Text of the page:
(i) Changing structure of the Indian economy.
(ii) Expansion of industrial and service sector.
(iii) Expansion of related infrastructural facilities.
(iv) Expansion of area under urban and rural settlements.
(v) It is expanding at the expense of wastelands and agricultural lands.
Q. 28. Foodgrains can be classified into how many categories?
Ans. Foodgrains can be classified into two categories: cereals and pulses.
Q. 29. What is India’s rank in the production of cereals?
Ans. India ranks third in the production of cereals.
Q. 30. Name any two cotton growing areas in India.
Ans. Punjab, Haryana, Rajasthan, Gujarat and Maharasthra.
Q. 31. What is India’s rank in the production of sugarcane worldwide?
Ans. India ranks second in the production of sugarcane.
Q. 32. What is India’s rank among the tea exporting countries in the world?
Ans. India ranks third after Sri Lanka and China.
Q. 33. What percentage of the world’s coffee is produced in India?
Ans. India produces only 3.7 percent of the world’s coffee.
Q. 34. Maharashtra has emerged as the leading sugar producer in India. Give two reasons
Ans. Maharashtra has emerged as the leading sugar producer in India because :
(i) Tropical climate and long crushing season.
(ii) Large scale sugarcane cultivation.
Q. 35. What type of climate is required for the sugarcane to grow?
Ans. Sugarcane is cultivated in sub-humid and humid climates of tropical areas.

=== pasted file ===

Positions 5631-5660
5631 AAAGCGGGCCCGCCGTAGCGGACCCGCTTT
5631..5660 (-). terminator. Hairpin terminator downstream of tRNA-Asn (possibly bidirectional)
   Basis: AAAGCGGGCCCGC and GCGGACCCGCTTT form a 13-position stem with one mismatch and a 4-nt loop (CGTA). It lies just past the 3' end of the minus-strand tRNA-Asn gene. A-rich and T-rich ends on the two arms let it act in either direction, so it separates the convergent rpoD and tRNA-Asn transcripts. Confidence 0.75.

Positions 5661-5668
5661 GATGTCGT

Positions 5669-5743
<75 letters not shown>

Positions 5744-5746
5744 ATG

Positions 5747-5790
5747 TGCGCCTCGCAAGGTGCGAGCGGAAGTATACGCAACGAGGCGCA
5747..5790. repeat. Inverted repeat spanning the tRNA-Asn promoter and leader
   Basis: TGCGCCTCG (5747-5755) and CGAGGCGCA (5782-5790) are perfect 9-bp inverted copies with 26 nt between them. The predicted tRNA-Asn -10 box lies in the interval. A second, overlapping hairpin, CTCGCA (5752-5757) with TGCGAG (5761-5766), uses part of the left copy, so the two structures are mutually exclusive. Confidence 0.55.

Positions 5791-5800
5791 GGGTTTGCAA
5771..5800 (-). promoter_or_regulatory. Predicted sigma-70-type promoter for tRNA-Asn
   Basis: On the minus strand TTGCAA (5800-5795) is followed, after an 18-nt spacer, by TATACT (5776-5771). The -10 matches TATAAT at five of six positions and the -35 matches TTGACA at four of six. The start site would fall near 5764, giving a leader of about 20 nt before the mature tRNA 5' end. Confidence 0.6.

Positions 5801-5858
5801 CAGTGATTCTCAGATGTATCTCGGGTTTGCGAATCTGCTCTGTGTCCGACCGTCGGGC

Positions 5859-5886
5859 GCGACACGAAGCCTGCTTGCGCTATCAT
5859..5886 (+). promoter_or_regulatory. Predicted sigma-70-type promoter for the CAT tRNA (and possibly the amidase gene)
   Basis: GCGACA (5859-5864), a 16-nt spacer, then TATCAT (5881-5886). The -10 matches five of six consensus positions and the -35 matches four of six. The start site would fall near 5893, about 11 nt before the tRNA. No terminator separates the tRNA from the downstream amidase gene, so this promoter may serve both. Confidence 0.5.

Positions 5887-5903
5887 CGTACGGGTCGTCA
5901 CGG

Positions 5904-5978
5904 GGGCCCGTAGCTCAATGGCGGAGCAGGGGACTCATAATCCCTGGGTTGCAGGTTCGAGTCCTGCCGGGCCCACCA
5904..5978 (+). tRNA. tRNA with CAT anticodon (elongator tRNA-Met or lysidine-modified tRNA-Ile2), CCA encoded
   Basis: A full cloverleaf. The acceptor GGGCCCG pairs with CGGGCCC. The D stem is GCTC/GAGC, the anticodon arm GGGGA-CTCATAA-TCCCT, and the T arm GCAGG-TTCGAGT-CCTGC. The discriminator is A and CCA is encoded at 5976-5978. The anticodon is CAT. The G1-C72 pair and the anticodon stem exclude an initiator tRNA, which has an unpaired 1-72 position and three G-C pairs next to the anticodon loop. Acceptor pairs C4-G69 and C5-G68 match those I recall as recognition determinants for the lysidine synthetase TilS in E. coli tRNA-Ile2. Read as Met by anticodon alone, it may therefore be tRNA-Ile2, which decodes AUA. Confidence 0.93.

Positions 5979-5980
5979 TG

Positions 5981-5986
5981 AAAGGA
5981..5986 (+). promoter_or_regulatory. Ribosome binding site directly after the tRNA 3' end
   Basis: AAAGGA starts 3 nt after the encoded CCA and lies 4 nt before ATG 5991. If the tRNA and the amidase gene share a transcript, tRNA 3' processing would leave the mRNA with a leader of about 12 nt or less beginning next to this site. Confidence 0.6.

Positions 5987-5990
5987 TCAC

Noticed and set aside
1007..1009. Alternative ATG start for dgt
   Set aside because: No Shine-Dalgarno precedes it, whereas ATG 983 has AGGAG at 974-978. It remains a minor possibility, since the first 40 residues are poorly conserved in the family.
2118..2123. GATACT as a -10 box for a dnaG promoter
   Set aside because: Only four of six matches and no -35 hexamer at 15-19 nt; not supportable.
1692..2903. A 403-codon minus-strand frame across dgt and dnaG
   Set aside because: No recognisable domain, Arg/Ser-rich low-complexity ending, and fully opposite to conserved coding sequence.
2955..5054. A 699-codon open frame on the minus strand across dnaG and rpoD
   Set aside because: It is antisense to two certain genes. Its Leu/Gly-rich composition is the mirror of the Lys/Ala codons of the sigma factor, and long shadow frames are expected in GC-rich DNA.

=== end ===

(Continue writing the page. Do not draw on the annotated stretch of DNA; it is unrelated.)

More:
Q. 36. Which state is the leading producer of rice?
Ans. West Bengal.
Q. 37. What do you know about the cereal production in India?
Ans. (i) The cereals occupy about 54 per cent of total cropped area in India.
(ii) The country produces about 11 per cent cereals of the world and ranks third in production after China and USA.
(iii) India produces a variety of cereals, which are classified as fine grains (rice, wheat) and coarse grains (jowar, bajra, maize, ragi), etc.
Q. 38. What type of climate is required for the production of bajra?
Ans. (i) Bajra is sown in hot and dry climatic conditions in north-western and western parts of the country.
(ii) It is a hardy crop which resists frequent dry spells and drought in the region.
(iii) It is cultivated alone as well as part of mixed cropping. This coarse cereal occupies about 5.2 per cent of total cropped area in the country.
Q. 39. Write a short note on the cultivation of sugarcane.
Ans. (i) Sugarcane is a crop of tropical areas.